The smells and odors in used and vintage leather garments (handbags, purses, backpacks, etc.) or accessories (shoes, boots, etc.) can come from a variety of sources such as food, mildew, mold, perfume, perspiration and smoke.
In this post, I’ll discuss some of the options available to remove odors and smells in new, used and vintage leather garments and accessories.
The notion of airing out your dry cleaned garments & household textiles is absurd
You’ve heard the “advice” countless times before: air out your dry cleaned garments and household textiles before bringing them into your home.
In this post, I’ll tell you why that conventional notion makes no sense whatsoever and what you can do to avoid the prospect of having to air out your garments and household textiles.
New players are always promising to revolutionize the dry cleaning industry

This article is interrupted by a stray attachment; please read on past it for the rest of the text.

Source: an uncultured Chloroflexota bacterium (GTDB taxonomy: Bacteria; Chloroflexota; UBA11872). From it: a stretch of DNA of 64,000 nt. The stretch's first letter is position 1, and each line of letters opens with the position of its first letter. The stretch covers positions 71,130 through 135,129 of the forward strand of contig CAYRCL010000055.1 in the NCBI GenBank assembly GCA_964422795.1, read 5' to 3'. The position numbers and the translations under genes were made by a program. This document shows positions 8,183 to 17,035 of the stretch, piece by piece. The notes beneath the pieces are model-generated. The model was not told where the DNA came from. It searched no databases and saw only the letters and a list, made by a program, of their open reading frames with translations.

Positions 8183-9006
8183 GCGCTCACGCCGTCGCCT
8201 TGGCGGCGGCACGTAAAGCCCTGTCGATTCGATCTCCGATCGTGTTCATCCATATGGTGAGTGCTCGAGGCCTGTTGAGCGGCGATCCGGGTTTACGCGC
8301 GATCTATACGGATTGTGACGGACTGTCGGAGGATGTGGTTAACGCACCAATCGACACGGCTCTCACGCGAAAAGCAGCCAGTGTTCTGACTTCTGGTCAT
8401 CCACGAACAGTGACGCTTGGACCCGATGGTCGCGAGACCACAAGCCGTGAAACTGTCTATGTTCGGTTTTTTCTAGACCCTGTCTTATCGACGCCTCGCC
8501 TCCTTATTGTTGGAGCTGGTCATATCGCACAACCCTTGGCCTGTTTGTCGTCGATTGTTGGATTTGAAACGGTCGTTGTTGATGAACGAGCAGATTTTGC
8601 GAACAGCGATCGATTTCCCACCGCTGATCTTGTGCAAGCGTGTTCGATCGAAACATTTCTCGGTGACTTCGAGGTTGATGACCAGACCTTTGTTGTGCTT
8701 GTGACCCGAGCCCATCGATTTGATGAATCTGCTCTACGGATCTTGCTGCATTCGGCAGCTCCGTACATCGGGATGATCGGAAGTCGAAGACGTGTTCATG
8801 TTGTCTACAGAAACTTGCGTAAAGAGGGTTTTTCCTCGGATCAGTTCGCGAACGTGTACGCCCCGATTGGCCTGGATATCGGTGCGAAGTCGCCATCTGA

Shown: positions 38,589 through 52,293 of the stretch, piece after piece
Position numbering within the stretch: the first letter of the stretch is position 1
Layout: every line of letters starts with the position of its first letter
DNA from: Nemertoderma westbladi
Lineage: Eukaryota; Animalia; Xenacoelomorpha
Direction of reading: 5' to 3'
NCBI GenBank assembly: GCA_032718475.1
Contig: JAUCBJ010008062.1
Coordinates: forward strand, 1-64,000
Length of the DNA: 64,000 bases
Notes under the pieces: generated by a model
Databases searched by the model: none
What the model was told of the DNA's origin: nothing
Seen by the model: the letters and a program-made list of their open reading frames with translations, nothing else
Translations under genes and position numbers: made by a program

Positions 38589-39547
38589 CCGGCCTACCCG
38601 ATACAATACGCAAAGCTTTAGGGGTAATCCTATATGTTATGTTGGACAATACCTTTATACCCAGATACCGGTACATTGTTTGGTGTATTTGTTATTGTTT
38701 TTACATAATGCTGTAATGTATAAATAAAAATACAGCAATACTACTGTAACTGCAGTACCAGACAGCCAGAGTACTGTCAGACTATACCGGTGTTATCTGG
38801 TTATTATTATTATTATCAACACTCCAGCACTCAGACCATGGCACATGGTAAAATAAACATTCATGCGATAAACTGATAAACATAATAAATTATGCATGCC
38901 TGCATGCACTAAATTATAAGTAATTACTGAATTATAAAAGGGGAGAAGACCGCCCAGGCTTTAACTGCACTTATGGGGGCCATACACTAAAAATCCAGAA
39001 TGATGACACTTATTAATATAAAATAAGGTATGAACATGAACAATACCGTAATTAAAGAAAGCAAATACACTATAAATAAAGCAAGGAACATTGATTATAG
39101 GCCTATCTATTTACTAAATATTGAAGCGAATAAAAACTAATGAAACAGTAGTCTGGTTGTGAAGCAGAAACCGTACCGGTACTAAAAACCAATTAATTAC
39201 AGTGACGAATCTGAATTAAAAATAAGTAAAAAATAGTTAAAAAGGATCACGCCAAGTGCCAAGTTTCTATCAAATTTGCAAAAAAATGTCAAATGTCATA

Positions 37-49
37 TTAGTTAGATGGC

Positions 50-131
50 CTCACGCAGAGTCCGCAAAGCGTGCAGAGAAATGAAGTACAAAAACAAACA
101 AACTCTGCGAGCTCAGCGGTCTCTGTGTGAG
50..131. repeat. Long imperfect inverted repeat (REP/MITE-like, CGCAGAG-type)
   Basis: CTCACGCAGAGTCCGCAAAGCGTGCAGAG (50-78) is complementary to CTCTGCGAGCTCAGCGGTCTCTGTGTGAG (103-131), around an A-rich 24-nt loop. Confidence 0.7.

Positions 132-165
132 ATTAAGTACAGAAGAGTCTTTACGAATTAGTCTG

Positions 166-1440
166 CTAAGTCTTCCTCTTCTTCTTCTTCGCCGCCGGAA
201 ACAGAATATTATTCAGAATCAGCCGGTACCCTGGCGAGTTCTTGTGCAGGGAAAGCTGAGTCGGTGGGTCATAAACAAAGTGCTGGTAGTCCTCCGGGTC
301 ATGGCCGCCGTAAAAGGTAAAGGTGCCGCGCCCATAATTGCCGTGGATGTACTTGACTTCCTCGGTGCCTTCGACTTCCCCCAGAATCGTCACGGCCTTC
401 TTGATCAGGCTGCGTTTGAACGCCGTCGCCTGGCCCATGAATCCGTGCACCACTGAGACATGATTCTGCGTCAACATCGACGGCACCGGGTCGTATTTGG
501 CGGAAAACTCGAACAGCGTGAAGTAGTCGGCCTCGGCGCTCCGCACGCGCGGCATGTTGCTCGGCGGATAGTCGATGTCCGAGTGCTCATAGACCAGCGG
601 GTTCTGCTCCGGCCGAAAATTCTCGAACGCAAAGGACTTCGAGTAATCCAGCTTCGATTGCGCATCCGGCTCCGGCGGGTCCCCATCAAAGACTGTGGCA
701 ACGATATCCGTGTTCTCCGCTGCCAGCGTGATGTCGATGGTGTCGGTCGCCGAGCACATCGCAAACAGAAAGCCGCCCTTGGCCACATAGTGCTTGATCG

Every new entrant into the dry cleaning market place will enthusiastically tell you all about their plans to “revolutionize” the industry.
They’re always full of “new” ideas that, they believe, will turn the dry cleaning business on it’s proverbial head and generate wealth beyond their wildest dreams.
More specifically, they’ll tell you that they’ve developed a “new concept” — a better mouse trap. And that everything will be “different” and “better”.
Dig a little deeper and you’ll soon recognize that most of these “new” ideas have been around for quite a while and that there’s nothing new to be found.
Fact is, the only thing “new” about their concept is the glitzy marketing package that surrounds the very ordinary product they deliver.
In this post, I use Procter & Gamble’s franchised operation, Tide Dry Cleaners, to illustrate my point.
Dry cleaners don’t care. Really. You might think that they do but they don’t.
Every dry cleaner swears that they really care about your fine garments and household textiles.
But do they really care?
Out of 26,000 dry cleaners in the USA, how many really care about your fine garments, household textiles and accessories? I’d bet fewer than 25.
In this post, I’ll explain why the work delivered by value (discount), ordinary (middle market) and most wannabe (illusion) dry cleaners is incompatible with caring.